Ugandan homosexuals, sex workers, drug users and other key populations at higher risk of contracting HIV are set to elect new representatives to the Global Funds grants managing board, the Country Coordinating Mechanism (CCM).
By Kikonyogo Kivumbi
The elections are slated for 13th November 2020i in Kampala. Two people — a substantive member and an alternate will be elected to represent the key populations for the next three years. Currently, Mr. Moses Kimbugwe and Sanyu Hajara Batte represent the key populations.
Richard Lusimbo, the Uganda Key Population Consortium ( UKPC) co-coordinator, recommended that people running to become CCM members and alternates should be senior officers, preferably persons at organizations’ policy-making or management level.
“The CCM leverages on the experiences, skills and expertise of its members to perform its oversight function. Some of the skills and expertise required include Programme Management; Disease-Specific Clinical expertise for the three diseases (HIV, TB or Malaria); Financial Management; Procurement and Supply Management; Risk Analysis and Management; Health Financing; Health Systems Strengthening; Community Response and monitoring Systems; Human Rights and Gender and Legal expertise,” Lusimbo said in a public notice.
“Due to Covid-19 restrictions, we propose to conduct a face-to-face meeting targeting 45 participants including the leaders (7) of national networks and five nominated delegates from the 7 constituencies. We will also maintain an online zoom link for participants not in the room to follow the proceedings.”
Why the CCM matters to LGBT people
The selection of representatives to the CCM board occurs in an important, strategic election that ensures that programming for the LGBT community will be included in the country’s national HIV/AIDS response. The CCM board in Uganda is hosted by the Uganda Aids Commission, under the Office of the Ugandan President. Other constituencies also elect members of to the CCM board to represent the Central Government, Civil Society Organizations (CSOs), Academic Sector, Private sector, UN agencies and other Bilateral agencies
Interested candidates are required to submit a resumé (curriculum vitae). Then, a select committees of the national head of KP and priority-population (PP) networks and the Uganda Aids Commission will vet the applications.
Finally, a vote will be held at a national meeting among:
- Lesbians, Gay, Bisexuals and Transgender people (LGBT)
- Sex workers
- People who use and inject drugs (PWUIDS)
- Truck drivers
- Uganda Peoples Defence Forces (UPDF)
What’s at stake for LGBT and sex workers in the 2020 key populations elections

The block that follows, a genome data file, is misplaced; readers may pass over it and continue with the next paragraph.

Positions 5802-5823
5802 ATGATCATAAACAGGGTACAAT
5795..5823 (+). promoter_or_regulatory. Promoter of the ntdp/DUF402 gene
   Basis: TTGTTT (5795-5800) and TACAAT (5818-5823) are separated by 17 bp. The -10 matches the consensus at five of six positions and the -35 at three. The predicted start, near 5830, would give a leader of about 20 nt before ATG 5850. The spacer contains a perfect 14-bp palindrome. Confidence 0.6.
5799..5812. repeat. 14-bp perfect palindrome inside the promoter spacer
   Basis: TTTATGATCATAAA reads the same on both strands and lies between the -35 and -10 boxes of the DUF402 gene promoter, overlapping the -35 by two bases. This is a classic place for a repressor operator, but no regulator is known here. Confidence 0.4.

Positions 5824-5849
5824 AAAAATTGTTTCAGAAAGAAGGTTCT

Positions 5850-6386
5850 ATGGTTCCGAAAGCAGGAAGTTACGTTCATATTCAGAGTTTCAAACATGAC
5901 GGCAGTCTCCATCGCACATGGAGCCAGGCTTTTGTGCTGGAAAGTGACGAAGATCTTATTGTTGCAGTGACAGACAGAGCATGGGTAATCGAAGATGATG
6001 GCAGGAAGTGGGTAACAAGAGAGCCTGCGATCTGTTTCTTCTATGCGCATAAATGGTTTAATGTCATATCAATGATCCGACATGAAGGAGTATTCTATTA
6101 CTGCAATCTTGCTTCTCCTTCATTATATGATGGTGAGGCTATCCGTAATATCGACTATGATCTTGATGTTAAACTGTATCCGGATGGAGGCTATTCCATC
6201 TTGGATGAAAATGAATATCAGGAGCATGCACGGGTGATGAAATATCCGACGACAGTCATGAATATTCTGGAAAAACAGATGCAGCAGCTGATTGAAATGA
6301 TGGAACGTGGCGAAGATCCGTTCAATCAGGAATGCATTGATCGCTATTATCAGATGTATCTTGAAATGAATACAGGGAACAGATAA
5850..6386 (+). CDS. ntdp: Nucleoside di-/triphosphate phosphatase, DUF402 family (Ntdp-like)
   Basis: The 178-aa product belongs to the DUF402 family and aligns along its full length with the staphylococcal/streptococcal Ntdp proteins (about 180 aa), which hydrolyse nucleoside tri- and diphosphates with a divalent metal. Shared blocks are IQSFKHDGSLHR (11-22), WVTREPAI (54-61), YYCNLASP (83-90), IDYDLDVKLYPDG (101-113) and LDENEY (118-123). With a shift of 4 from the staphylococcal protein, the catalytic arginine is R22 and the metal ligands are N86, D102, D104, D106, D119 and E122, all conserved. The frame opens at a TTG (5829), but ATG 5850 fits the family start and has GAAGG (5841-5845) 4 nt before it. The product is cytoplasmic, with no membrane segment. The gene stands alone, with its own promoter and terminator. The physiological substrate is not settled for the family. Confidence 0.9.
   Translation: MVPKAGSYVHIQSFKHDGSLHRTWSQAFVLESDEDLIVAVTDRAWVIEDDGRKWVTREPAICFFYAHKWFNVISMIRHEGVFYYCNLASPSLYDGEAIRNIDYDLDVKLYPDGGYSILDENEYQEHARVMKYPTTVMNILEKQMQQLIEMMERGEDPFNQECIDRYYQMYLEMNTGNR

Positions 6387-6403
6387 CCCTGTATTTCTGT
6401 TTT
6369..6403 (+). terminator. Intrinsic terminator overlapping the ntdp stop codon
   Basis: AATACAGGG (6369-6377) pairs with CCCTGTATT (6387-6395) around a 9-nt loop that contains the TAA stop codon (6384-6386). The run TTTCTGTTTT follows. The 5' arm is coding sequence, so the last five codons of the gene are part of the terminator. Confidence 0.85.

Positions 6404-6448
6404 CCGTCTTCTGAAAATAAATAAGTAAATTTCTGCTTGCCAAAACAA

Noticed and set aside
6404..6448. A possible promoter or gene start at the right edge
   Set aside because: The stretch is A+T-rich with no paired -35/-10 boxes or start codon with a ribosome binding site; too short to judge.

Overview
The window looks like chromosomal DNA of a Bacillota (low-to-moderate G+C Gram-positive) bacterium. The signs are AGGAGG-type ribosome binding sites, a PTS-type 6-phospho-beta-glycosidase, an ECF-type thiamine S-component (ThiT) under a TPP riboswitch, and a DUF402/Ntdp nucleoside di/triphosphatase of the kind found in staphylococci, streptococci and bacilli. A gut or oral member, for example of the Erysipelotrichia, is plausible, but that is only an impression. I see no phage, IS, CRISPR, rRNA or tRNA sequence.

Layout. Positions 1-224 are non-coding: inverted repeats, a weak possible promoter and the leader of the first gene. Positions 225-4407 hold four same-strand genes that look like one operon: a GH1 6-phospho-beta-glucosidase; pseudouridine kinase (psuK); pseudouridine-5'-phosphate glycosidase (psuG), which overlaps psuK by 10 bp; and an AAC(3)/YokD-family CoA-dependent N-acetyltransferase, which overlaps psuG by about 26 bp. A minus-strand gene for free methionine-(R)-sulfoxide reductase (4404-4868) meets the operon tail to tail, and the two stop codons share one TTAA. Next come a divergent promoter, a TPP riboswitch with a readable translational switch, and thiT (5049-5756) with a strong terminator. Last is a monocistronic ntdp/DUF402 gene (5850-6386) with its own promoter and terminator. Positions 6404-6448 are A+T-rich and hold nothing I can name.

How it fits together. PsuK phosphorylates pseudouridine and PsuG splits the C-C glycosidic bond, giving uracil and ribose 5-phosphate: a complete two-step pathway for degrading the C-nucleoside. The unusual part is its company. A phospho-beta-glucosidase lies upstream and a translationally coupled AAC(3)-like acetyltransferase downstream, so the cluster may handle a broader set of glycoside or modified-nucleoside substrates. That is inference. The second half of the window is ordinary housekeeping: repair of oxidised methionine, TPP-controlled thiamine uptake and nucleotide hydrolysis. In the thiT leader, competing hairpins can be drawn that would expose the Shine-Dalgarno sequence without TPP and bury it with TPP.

This year’s election has additional urgency because of increasing anti-gay rhetoric and verbal attacks on Sexual and Reproductive Health and Rights (SRHR) initiatives from the US government administration and US-based moralist anti-gay groups.
Last month, the United States, the single biggest funder to Uganda’s national HIV/AIDS response, entered an alliance with six generally anti-gay countries with questionable human rights credentials. Together, they signed a statement called the Geneva Consensus Declaration on Promoting Women’s Health and Strengthening the Family. The statement endorsed women’s rights, stated that “in no case should abortion be promoted as a method of family planning” and described the family as “the natural and fundamental group unit of society.”
To see the full declaration, click here.
Uganda, Brazil, Egypt, Hungary, Indonesia, the United States cosponsored the declaration, which was signed by 33 nations on Oct. 22.
Human rights defenders fear the declaration will curtail birth-control and health-care access for key populations. Already the United States prohibits any of its health aid funds from being used to pay for abortion or health counseling that mentions abortion.
The declaration comes at a time when right-wing U.S.-based Christian groups continue to raise money aimed at teaching morality in Africa..
Key Populations organising in Uganda
KPs in Uganda have in the last 10 years significantly organised their approach to health-care access, engagement with the government and extending services to KPs in up-country Uganda.
The formation of UKPC has consolidated the achievements made over the years, establishing a center for working with the government and with funding institutions.
In the past, KPs have been represented by Geoffrey Mujisha, Marjorine Nakimuli, Kikonyogo Kivumbi and Jude Ayebare.
Kikonyogo Kivumbi, the author of this article, is the executive director of the Uganda Health and Science Press Association.